Robots may soon be able to reproduce – will this change how we think about evolution? | Emma Hart

Robots may soon be able to reproduce – will this change how we think about evolution? | Emma Hart

Robots may soon be able to reproduce – will this change how we think about evolution? | Emma Hart 150 150 icnagency

By: Emma Hart | Robots may soon be able to reproduce – will this change how we think about evolution? | Emma Hart | Neuroscience | The Guardian

Nature is full of examples of biology adapting to its surroundings. Technology may just be about to catch up

From the bottom of the oceans to the skies above us, natural evolution has filled our planet with a vast and diverse array of lifeforms, with approximately 8 million species adapted to their surroundings in a myriad of ways. Yet 100 years after Karel Čapek coined the term robot, the functional abilities of many species still surpass the capabilities of current human engineering, which has yet to convincingly develop methods of producing robots that demonstrate human-level intelligence, move and operate seamlessly in challenging environments, and are capable of robust self-reproduction.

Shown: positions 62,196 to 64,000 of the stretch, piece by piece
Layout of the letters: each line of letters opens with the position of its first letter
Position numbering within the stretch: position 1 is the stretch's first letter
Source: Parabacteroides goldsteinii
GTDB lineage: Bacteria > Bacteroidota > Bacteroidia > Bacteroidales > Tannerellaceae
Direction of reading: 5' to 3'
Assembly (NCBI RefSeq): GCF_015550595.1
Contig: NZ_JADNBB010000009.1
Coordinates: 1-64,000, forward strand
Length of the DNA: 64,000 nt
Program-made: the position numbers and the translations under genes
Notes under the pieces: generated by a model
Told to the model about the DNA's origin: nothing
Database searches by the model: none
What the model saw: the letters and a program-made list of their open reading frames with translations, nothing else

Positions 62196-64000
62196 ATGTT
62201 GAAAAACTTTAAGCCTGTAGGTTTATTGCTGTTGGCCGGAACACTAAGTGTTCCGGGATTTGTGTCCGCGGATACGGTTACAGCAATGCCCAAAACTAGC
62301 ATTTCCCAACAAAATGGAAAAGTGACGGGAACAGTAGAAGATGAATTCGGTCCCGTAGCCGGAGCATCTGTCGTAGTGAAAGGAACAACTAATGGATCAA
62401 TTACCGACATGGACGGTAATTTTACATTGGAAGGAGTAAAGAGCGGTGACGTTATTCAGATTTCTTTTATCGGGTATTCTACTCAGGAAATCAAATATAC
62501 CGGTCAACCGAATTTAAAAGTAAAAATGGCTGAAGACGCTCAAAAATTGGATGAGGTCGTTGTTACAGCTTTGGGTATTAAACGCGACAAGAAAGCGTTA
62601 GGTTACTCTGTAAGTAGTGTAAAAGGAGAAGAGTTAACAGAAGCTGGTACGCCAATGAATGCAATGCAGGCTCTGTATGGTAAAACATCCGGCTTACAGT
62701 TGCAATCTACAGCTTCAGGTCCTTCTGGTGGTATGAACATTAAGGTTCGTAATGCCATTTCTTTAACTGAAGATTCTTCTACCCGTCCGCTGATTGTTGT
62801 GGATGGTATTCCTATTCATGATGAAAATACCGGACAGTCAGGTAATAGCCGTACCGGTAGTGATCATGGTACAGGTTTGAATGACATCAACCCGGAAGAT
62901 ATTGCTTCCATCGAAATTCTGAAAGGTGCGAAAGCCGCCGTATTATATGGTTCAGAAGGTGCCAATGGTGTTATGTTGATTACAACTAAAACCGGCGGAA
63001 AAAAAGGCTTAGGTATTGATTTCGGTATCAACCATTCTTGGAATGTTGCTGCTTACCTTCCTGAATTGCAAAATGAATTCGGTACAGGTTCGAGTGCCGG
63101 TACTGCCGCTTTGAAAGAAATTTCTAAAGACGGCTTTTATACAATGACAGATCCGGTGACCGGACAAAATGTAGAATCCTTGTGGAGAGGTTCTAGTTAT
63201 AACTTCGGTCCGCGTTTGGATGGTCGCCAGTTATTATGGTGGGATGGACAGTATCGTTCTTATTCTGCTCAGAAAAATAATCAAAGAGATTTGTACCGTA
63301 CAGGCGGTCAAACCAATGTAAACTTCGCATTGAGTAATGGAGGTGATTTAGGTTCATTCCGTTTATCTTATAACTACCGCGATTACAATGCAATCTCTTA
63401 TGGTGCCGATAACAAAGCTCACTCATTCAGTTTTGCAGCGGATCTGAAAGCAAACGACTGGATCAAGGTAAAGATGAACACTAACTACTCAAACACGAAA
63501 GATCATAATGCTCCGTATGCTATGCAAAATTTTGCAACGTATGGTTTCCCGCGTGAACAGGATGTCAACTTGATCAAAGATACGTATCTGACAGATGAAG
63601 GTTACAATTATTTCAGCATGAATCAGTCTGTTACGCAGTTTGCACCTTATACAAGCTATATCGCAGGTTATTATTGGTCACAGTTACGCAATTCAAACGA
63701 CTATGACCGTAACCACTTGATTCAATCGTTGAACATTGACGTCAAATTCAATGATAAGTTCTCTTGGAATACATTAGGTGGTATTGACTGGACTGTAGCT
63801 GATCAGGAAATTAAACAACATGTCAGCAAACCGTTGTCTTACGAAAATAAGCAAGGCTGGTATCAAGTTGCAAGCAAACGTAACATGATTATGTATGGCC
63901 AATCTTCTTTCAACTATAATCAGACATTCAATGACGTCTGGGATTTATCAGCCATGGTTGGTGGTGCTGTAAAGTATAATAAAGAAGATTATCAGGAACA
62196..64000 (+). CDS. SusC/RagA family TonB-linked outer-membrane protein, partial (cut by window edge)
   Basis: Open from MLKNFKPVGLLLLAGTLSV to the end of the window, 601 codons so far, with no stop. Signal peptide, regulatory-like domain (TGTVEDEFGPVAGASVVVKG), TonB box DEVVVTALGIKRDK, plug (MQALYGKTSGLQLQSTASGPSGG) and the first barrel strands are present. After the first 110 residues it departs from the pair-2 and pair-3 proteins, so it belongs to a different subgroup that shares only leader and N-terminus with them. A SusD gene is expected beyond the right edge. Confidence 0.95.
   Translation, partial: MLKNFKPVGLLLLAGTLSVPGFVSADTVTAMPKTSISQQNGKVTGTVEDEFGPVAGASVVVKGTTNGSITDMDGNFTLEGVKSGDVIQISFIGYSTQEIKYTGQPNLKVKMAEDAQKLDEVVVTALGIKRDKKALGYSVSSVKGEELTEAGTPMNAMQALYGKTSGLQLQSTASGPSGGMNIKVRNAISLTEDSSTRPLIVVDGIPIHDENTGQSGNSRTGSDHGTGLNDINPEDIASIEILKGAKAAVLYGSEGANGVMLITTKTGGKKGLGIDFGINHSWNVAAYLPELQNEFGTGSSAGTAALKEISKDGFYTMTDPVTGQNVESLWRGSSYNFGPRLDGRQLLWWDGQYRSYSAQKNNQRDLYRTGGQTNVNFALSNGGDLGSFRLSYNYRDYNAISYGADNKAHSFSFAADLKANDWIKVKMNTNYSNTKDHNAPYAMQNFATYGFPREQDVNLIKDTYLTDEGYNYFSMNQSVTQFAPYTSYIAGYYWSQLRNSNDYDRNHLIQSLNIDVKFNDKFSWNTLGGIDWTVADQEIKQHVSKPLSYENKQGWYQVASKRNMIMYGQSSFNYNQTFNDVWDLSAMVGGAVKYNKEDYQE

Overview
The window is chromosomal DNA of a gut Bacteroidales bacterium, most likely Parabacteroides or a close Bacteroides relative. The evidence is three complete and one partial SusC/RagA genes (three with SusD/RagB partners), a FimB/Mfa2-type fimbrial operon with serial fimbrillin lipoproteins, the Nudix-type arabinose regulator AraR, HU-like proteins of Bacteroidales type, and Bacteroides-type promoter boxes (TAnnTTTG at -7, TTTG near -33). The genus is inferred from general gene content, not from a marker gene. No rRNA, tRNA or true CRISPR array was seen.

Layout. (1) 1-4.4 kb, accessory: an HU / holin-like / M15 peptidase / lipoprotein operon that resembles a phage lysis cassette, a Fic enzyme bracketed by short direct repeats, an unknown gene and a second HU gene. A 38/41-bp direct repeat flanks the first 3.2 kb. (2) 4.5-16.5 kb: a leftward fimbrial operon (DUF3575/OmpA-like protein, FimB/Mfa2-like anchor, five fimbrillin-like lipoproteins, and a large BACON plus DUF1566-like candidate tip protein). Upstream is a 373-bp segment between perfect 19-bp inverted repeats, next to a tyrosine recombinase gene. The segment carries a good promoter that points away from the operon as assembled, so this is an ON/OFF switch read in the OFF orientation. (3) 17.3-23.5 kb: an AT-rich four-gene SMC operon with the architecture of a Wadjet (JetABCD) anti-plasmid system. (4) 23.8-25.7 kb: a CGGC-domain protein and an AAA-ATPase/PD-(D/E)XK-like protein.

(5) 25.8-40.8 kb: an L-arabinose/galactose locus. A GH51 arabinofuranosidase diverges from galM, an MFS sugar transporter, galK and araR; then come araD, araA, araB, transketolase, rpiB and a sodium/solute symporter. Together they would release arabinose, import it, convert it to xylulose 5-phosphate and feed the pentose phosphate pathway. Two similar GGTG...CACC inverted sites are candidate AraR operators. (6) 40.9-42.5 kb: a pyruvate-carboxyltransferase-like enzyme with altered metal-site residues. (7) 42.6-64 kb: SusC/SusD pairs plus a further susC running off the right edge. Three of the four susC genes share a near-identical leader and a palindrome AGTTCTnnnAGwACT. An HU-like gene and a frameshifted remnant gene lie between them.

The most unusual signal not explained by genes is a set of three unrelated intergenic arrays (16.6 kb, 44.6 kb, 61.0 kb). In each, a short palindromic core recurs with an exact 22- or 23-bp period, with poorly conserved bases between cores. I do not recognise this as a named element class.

But could robots ever reproduce? This, undoubtedly, forms a pillar of “life” as shared by all natural organisms. A team of researchers from the UK and the Netherlands have recently demonstrated a fully automated technology to allow physical robots to repeatedly breed, evolving their artificial genetic code over time to better adapt to their environment. Arguably, this amounts to artificial evolution. Child robots are created by mixing the digital “DNA” from two parent robots on a computer.

Related: ‘Some people feel threatened’: face to face with Ai-Da the robot artist

Emma Hart is a professor in the School of Computing at Edinburgh Napier University and a member of the Autonomous Robot Evolution: Cradle to Grave project at the University of York

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